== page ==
Featured photo credit: Felipe Morin via flickr.com

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Last Updated on March 14, 2019

7 Questions to Ask in a Job Interview That Will Impress the Interviewer

7 Questions to Ask in a Job Interview That Will Impress the Interviewer

Recruiters might hold thousands of interviews in their careers and a lot of them are reporting the same thing—that most candidates play it safe with the questions they ask, or have no questions to ask in a job interview at all.

For job applicants, this approach is crazy! This is a job that you’re going to dedicate a lot of hours to and that might have a huge impact on your future career. Don’t throw away the chance to figure out if the position is perfect for you.

Here are 7 killer questions to ask in a job interview that will both impress your counterpart and give you some really useful insights into whether this job will be a dream … or a nightmare.

1. What are some challenges I might come up against this role?

A lesser candidate might ask, “what does a typical day look like in this role?” While this is a perfectly reasonable question to ask in an interview, focusing on potential challenges takes you much further because it indicates that you already are visualizing yourself in the role.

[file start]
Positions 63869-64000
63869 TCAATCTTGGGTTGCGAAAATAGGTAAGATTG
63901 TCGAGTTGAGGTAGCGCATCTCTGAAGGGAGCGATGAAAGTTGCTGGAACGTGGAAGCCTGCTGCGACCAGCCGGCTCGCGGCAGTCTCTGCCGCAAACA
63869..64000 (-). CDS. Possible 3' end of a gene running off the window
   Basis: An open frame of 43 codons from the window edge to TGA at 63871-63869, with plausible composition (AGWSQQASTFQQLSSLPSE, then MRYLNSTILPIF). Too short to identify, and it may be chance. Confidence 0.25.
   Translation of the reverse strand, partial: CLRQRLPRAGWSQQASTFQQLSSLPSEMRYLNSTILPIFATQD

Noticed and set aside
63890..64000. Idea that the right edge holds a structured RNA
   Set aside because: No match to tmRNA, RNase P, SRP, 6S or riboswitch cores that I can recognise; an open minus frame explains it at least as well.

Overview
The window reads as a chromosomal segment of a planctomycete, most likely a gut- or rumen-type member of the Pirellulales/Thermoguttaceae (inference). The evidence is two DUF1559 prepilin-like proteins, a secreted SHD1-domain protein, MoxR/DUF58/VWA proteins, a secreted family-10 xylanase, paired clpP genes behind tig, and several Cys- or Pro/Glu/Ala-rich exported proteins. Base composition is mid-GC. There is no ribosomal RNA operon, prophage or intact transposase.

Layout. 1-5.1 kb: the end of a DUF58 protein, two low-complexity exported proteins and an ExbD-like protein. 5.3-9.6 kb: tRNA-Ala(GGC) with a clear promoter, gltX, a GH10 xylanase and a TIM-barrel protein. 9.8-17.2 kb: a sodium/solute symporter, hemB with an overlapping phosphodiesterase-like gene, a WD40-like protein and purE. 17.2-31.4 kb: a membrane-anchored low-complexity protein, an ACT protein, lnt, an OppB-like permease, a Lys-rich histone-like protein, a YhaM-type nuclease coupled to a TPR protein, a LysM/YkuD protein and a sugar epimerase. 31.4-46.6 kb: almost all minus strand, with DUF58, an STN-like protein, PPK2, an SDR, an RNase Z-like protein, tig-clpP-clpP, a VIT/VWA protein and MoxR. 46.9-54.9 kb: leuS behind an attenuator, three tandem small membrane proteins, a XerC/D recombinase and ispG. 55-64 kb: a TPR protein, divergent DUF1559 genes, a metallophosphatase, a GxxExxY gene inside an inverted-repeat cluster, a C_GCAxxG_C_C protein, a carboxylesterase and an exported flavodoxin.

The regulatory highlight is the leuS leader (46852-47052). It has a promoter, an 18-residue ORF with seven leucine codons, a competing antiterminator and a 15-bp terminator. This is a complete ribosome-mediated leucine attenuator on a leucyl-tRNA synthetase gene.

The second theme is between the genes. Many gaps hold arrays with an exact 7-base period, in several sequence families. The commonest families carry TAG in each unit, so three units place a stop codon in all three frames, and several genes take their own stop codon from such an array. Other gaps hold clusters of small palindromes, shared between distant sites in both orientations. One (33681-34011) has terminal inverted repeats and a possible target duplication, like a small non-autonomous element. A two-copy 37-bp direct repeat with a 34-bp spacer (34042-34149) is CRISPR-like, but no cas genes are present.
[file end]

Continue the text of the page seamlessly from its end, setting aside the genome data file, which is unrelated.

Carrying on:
It’s impressive because it shows that you are not afraid of challenges, and you are prepared to strategize a game plan upfront to make sure you succeed if you get the job.

It can also open up a conversation about how you’ve solved problems in the past which can be a reassuring exercise for both you and the hiring manager.

How it helps you:

If you ask the interviewer to describe a typical day, you may get a vibrant picture of all the lovely things you’ll get to do in this job and all the lovely people you’ll get to do them with.

Asking about potential roadblocks means you hear the other side of the story—dysfunctional teams, internal politics, difficult clients, bootstrap budgets and so on. This can help you decide if you’re up for the challenge or whether, for the sake of your sanity, you should respectfully decline the job offer.

2. What are the qualities of really successful people in this role?

Employers don’t want to hire someone who goes through the motions; they want to hire someone who will excel.

Asking this question shows that you care about success, too. How could they not hire you with a dragon-slayer attitude like that?

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How it helps you:

Interviewers hire people who are great people to work with, but the definition of “great people” differs from person to person.

Does this company hire and promote people with a specific attitude, approach, worth ethic or communication style? Are the most successful people in this role strong extroverts who love to talk and socialize when you are studious and reserved? Does the company reward those who work insane hours when you’re happiest in a more relaxed environment?